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Education (K-12)

 

Education Strategies: Improving Success for Children and Youth

 

Focus Areas:

 

  • Enter school ready to succeed
  • Read proficiently by 4th grade
  • Make a successful transition to middle school
  • Graduate from high school on time
  • Be ready for success in college, work, and life

United Way Worldwide Education Website

Saturday, April 23, 2011
Short Description: 
Education is the cornerstone of individual and community success. But with more than 1.2 million children dropping out each year, America faces an education crisis. The cost? More than $312 billion in lost wages, taxes and productivity over their lifetimes. These trends are reversible, but only when communities and public, private and nonprofit sectors work together. United Way Worldwide is dedicated to improving education outcomes for all children and youth, and this website lays out their priority areas, resources and case studies.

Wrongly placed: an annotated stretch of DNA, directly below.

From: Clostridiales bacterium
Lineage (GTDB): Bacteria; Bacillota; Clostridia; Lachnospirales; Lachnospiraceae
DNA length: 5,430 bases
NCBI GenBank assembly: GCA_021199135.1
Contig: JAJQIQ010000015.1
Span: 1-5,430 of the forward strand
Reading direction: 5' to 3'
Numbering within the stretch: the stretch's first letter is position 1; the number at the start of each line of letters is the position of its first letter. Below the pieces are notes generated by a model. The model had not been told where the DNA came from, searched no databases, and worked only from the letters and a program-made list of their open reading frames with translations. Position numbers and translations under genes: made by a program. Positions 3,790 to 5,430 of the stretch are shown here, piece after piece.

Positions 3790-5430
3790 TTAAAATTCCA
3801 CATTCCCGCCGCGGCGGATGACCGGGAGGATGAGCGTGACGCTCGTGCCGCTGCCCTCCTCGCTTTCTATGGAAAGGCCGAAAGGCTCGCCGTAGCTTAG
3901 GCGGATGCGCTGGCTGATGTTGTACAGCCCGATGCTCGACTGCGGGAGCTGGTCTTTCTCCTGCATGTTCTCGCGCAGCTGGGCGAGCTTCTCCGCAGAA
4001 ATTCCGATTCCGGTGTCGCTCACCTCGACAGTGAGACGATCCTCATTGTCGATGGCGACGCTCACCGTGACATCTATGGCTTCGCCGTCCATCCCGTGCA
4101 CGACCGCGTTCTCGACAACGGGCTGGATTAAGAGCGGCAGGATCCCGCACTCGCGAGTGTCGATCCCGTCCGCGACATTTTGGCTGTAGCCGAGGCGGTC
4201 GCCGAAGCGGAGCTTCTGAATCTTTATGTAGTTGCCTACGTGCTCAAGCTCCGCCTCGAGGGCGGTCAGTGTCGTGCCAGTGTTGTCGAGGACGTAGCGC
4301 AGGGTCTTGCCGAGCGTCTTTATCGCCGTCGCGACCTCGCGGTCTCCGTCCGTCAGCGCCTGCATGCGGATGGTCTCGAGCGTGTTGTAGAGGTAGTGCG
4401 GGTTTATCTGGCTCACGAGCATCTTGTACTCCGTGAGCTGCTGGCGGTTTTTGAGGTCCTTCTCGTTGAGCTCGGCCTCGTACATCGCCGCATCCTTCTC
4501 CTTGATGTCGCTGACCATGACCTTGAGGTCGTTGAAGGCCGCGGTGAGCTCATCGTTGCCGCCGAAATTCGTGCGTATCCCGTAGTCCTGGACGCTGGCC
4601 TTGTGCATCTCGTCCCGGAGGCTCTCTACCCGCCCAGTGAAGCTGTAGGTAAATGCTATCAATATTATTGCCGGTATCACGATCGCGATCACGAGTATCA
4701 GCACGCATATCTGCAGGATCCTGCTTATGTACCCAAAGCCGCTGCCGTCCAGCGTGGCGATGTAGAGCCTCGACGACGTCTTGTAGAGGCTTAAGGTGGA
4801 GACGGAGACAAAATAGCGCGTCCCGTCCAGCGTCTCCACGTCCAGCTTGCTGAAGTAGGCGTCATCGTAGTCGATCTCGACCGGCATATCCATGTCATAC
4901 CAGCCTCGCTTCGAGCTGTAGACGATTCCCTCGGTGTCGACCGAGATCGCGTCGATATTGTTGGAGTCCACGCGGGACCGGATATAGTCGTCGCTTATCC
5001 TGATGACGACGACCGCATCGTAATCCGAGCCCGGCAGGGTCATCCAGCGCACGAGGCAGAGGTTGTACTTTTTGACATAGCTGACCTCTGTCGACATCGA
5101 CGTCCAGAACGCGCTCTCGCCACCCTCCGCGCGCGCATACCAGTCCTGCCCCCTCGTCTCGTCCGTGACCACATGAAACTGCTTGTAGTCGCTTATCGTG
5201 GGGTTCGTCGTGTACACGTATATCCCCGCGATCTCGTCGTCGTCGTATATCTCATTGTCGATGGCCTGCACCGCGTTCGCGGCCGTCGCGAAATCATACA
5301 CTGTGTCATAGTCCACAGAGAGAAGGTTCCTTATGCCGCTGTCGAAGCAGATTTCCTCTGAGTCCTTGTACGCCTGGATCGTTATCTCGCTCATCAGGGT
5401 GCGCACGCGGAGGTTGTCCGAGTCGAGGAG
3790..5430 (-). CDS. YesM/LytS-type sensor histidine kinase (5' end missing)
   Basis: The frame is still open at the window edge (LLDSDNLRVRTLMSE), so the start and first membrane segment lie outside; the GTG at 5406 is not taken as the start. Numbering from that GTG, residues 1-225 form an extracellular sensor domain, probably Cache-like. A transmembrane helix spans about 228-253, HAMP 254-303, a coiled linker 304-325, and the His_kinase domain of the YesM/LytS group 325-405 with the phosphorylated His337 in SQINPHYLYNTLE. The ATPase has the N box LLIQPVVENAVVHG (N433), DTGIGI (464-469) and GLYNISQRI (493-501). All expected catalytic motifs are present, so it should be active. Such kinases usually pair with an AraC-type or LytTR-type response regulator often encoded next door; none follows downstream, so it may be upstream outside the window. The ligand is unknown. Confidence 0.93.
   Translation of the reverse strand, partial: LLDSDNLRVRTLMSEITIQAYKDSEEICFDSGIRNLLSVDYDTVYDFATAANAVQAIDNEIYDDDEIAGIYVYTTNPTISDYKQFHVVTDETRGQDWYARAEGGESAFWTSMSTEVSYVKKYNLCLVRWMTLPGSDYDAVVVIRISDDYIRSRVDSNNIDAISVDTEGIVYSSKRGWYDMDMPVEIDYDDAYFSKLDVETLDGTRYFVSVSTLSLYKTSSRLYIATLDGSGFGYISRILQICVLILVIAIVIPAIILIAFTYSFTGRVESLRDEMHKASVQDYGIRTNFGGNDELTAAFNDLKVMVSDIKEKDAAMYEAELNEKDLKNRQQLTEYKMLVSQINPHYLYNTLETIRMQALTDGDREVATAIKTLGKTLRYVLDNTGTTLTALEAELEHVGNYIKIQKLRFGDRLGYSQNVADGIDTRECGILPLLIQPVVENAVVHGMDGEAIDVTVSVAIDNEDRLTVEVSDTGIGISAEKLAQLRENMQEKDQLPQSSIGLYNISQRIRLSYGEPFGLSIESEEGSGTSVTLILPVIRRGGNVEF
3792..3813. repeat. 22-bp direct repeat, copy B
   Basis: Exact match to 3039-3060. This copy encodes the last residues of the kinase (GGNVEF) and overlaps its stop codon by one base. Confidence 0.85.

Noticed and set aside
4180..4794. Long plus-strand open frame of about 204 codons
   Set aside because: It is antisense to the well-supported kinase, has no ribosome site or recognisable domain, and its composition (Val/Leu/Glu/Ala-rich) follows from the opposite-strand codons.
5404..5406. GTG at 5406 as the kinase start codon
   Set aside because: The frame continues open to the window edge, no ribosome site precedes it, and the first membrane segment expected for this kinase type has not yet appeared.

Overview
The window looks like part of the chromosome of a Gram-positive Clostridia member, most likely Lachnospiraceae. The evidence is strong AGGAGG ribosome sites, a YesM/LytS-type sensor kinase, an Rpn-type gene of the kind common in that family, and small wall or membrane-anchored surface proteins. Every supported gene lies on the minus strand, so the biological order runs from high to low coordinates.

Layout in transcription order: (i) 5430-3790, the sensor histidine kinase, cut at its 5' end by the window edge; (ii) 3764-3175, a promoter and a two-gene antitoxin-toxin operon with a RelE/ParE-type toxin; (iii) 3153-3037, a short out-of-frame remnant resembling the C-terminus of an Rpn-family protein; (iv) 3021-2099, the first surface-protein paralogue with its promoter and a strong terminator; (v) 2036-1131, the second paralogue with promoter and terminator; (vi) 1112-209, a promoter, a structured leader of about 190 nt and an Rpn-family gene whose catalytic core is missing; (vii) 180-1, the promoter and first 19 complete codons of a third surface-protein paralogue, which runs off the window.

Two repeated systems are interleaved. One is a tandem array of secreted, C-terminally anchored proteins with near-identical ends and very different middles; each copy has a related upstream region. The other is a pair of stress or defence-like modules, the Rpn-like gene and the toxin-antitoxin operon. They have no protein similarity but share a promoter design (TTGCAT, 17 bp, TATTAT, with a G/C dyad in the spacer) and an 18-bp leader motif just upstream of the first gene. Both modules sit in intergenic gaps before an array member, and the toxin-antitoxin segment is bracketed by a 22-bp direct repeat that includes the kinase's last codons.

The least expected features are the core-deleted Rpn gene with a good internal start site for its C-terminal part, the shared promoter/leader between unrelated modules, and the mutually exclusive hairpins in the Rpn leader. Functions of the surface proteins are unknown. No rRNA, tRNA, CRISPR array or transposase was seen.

College Completion Agenda State Policy Guide

Each of the commission’s recommendations is the focus of a chapter in the State Policy Guide. The ten recommendations are:
 

Monday, June 28, 2010
Short Description: 
The College Board and the National Conference of State Legislatures joined together to produce a practical policy guide for state legislators to pursue each of the Commission on Access, Admissions and Success in Higher Education's recommendations. The guide acts as a road map toward increasing the number of Americans who attain a postsecondary degree and empowering legislators to be an even more positive and active force in education reform.